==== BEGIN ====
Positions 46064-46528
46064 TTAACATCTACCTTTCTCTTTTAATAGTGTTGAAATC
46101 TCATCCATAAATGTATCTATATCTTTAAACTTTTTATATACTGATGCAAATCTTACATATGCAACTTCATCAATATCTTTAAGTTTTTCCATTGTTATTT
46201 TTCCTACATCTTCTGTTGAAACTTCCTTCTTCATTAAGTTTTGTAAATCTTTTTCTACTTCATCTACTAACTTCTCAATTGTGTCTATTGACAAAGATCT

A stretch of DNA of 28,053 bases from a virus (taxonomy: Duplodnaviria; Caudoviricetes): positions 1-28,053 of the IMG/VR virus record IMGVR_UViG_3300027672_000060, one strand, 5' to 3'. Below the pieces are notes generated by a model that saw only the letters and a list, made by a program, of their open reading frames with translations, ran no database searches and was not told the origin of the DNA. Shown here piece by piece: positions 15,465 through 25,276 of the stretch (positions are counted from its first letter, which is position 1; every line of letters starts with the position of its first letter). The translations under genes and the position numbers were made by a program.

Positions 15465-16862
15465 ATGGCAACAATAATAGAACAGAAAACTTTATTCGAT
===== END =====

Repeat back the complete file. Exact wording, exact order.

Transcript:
Positions 46064-46528
46064 TTAACATCTACCTTTCTCTTTTAATAGTGTTGAAATC
46101 TCATCCATAAATGTATCTATATCTTTAAACTTTTTATATACTGATGCAAATCTTACATATGCAACTTCATCAATATCTTTAAGTTTTTCCATTGTTATTT
46201 TTCCTACATCTTCTGTTGAAACTTCCTTCTTCATTAAGTTTTGTAAATCTTTTTCTACTTCATCTACTAACTTCTCAATTGTGTCTATTGACAAAGATCT

A stretch of DNA of 28,053 bases from a virus (taxonomy: Duplodnaviria; Caudoviricetes): positions 1-28,053 of the IMG/VR virus record IMGVR_UViG_3300027672_000060, one strand, 5' to 3'. Below the pieces are notes generated by a model that saw only the letters and a list, made by a program, of their open reading frames with translations, ran no database searches and was not told the origin of the DNA. Shown here piece by piece: positions 15,465 through 25,276 of the stretch (positions are counted from its first letter, which is position 1; every line of letters starts with the position of its first letter). The translations under genes and the position numbers were made by a program.

Positions 15465-16862
15465 ATGGCAACAATAATAGAACAGAAAACTTTATTCGAT